We may never know more about Wodehouse’s early experiences of love and romance, but we don’t really need to know. Wodehouse never wasted good material – so I feel sure we’ve read about them.  

Have you ever been turned down by a girl who afterwards married and then been introduced to her husband? If so you’ll understand how I felt when Clarence burst on me. You know the feeling. First of all, when you hear about the marriage, you say to yourself, “I wonder what he’s like.” Then you meet him, and think, “There must be some mistake. She can’t have preferred this to me!” That’s what I thought, when I set eyes on Clarence.

Doing Clarence A Bit Of Good in My Man Jeeves (1915)

Better to have loved and lost, and bunged the thing down on paper, than never to have loved at all.

Happy Wodehouse Day!

HP

REFERENCES

*From: Sophie Ratcliffe, P.G. Wodehouse: A Life in Letters.

**Read Paul Kent’s Pelham Grenville Wodehouse, Volume 1: “This is jolly old Fame” for more on this subject.

Image of Emsworth, Hampshire (where Wodehouse, Herbert Westbrook and Ella King-Hall all lived for a time) taken on a visit by Honoria Plum

P.G. Wodehouse reading list: the school stories

‘Sit down, Lorimer,’ he said.

There are many ways of inviting a person to seat himself. The genial ‘take a pew’ of one’s equal inspires confidence. The raucous ‘sit down in front’ of the frenzied pit, when you stand up to get a better view of the stage, is not so pleasant. But worst of all is the icy ‘sit down’ of the annoyed headmaster. In his mouth the words take to themselves new and sinister meanings. They seem to accuse you of nameless crimes, and to warn you that anything you may say will be used against you as evidence.

A Prefect’s Uncle (1903)

Admiration for the works of P.G. Wodehouse is not a competitive sport. The merest whiff of appreciation for The Code of The Woosters, one of Wodehouse’s most popular novels, will be sufficient for other Wodehouse fans to scoop you lovingly into the fold. For as Wodehouse once wrote: ‘There is no surer foundation for a beautiful friendship than a mutual taste in literature” (‘Strychnine in the Soup’ in Mulliner Nights)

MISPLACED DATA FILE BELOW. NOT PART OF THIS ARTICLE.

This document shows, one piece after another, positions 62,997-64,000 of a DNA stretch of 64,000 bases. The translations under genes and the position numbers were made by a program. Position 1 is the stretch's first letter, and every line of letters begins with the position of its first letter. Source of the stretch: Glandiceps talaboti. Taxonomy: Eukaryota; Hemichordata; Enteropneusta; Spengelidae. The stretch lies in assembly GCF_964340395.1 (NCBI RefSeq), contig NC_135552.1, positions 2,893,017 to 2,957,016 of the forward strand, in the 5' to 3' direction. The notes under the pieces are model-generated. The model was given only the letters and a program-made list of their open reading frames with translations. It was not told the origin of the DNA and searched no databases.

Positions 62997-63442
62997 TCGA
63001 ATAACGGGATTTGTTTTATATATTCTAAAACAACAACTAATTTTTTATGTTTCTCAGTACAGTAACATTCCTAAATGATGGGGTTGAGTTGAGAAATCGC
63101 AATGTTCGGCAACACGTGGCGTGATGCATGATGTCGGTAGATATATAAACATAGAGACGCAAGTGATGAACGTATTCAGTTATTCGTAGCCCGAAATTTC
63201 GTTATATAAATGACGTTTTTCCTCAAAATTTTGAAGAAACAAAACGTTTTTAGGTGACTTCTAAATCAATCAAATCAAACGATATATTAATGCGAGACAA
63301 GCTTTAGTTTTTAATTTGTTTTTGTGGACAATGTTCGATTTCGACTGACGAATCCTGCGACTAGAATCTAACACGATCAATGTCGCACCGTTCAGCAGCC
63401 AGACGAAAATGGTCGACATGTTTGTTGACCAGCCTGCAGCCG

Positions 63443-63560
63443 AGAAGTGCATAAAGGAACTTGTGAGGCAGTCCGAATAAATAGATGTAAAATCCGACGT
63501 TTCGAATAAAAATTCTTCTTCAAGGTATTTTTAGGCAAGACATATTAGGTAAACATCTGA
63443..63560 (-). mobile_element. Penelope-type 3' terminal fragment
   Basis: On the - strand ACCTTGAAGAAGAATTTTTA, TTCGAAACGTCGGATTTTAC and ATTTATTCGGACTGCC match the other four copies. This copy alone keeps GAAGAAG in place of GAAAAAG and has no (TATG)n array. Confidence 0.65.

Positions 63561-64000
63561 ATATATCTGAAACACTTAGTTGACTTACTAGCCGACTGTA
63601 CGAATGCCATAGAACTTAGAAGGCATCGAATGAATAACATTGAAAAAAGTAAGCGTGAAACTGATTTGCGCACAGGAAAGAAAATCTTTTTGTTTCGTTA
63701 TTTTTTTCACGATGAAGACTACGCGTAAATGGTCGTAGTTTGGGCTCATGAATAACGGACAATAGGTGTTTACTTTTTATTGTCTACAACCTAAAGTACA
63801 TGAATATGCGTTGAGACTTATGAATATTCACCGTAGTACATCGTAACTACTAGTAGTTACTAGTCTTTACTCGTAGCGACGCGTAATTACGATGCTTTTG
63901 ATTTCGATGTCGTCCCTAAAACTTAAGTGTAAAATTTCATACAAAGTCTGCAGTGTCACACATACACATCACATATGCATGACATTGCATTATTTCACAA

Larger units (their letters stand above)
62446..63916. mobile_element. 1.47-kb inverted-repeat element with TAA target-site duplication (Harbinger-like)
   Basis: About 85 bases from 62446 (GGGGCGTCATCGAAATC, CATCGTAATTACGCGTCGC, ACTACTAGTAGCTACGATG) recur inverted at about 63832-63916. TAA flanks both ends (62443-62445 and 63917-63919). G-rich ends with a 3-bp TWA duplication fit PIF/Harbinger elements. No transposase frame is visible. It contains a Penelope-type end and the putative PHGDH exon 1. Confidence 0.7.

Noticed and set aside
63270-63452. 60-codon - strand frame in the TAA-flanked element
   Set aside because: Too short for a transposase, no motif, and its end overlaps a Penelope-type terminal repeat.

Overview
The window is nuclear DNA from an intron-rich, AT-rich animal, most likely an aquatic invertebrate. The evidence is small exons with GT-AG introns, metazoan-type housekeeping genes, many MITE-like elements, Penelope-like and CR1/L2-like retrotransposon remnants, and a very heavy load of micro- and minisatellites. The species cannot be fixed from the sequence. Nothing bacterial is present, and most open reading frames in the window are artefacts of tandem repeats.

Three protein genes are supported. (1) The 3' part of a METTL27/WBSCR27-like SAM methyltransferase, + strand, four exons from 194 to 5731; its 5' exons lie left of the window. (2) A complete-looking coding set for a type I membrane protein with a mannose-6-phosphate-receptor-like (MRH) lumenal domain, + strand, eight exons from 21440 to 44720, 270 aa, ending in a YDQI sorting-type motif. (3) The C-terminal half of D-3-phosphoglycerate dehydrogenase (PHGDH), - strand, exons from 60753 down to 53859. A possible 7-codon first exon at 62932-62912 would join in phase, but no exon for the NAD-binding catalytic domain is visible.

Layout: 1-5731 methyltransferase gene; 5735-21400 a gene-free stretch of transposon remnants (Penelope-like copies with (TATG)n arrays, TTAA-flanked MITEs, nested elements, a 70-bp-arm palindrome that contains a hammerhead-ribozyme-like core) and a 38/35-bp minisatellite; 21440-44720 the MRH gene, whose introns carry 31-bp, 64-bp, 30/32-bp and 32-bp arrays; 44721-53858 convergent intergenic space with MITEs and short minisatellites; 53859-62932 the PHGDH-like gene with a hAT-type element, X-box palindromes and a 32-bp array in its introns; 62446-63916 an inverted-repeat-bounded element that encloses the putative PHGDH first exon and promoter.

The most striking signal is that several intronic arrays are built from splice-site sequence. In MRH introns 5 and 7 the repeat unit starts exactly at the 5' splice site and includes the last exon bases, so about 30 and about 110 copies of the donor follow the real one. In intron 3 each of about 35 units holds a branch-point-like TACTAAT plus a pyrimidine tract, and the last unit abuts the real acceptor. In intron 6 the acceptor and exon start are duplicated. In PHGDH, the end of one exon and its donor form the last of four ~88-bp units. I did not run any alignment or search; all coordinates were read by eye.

However, a knowledge of Wodehouse’s school stories – written, as the name suggests, for younger readers — will set you apart as a more serious enthusiast.

These books can be read in any order. If you’re not a fan of the genre, I suggest starting with Mike and Psmith, starring Mike Jackson and Rupert Psmith (the ‘p’ is silent as in pshrimp). I love this story so much that I included it in my top five Wodehouse books.

Wodehouse school stories reading list

*Serialised in the ‘Chums’ between 1908-1909, but not published in book form until 1997.

Notes on the series

P.G. Wodehouse began his writing career at a young age. By his own account:

From my earliest years I had always wanted to be a writer. I started turning out the stuff at the age of five. (What I was doing before that, I don’t remember. Just loafing, I suppose.)

 Over Seventy

As a student at Dulwich college, Wodehouse edited the school magazine, The Alleynian, and received his first payment for writing in 1900 from Public School Magazine for a piece on ‘Some Aspects of Game-Captaincy’.

Wodehouse’s early fiction reflects the public-school life he knew well, and clearly enjoyed. The stories are set mostly in fictional boys’ schools, and expose the various shenanigans and maneuverings of the inmates. Wodehouse included occasional female characters, often as sympathetic letter writers, and wrote several stories about a plucky cricket enthusiast called Joan Romney.

Wodehouse fans will detect a hint of the autobiographical, even in these stories.

It is a splendid thing to be seventeen and have one’s hair up and feel that one cannot be kissed indiscriminately any more by sticky boys and horrid old gentlemen who “knew you when you were that high, my dear,” or who nursed you on their knees when you were a baby. When I came down to dinner for the first time in a long frock and with my hair in a bun there was a terrific sensation. Father said, “My dear Joan!” and gasped. The butler looked volumes of respectful admiration. The tweeny, whom I met on the stairs, giggled like an idiot. Bob, my brother, who is a beast, rolled on the floor and pretended to faint. Altogether it was an event. Mr. Garnet, who writes novels and things and happened to be stopping with us for the cricket, asked me to tell him exactly how it felt to have one’s hair up for the first time. He said it would be of the utmost value to him to know, as it would afford him a lurid insight into the feminine mind.